The keynote at BlogWorld this morning was an interesting one, looking at how new media has changed the landscape of politics. Mark Penn, former Chief Messaging Architect for President Clinton and Karen Hughes, former Chief Messaging Architect for President Bush discussed the power blogs and social media have had on shifting elections and public perception.
Penn discussed a surge in independence and how we are no longer living in a "red and blue" country. We're seeing the parties themselves dividing and new movements emerging among both Democrats and Republicans. "There's a wave of discontent," says Penn.
To say the least.
Blogging and social media have given the people a voice. As more and more people have turned to new media, more have been able to consume a wider range of content and opinions, respond to it (in a way that others can also see and possibly benefit from), and spread it. Because of these things, there is more power in the hands of the people than ever. Anyone can go online and say anything they want and be heard.
That's a very powerful thing, but as Hughes points out, it's not without its negatives - primarily, the incredibly quick spreading of false information. "Speed is essential," she says, adding that you have to jump in because things get reported and repeated.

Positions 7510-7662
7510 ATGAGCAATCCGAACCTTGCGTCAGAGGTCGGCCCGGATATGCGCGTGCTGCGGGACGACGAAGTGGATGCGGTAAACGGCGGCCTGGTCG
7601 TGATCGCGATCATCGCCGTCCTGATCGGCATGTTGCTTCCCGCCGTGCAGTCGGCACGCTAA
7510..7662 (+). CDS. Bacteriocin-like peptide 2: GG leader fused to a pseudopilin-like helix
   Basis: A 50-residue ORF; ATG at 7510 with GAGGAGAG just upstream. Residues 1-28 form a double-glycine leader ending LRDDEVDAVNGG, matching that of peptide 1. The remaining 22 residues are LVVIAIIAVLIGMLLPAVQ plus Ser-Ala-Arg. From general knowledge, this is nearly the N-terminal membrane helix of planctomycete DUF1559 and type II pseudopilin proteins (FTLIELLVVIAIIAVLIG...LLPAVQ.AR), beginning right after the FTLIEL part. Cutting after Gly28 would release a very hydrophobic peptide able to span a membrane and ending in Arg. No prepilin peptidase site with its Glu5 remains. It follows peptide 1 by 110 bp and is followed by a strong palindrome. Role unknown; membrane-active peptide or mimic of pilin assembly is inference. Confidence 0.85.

On the flip side, however, new media has enabled instant response. It's essentially reputation management. Brands face this all the time. When it comes to politics, there will always be plenty more people to stand up for the brand (or bash it). But again, that's the voice of the people. News consumers have more viewpoints to look at to help them form their own.
Other concerns Hughes voices include anonymity and the dehumanization of people via the technology.
One interesting comment from the audience: social media is just enabling the spread of propaganda on both sides. What do you think?
Another interesting audience comment: "You're not pundits anymore. We get our news from sources we trust."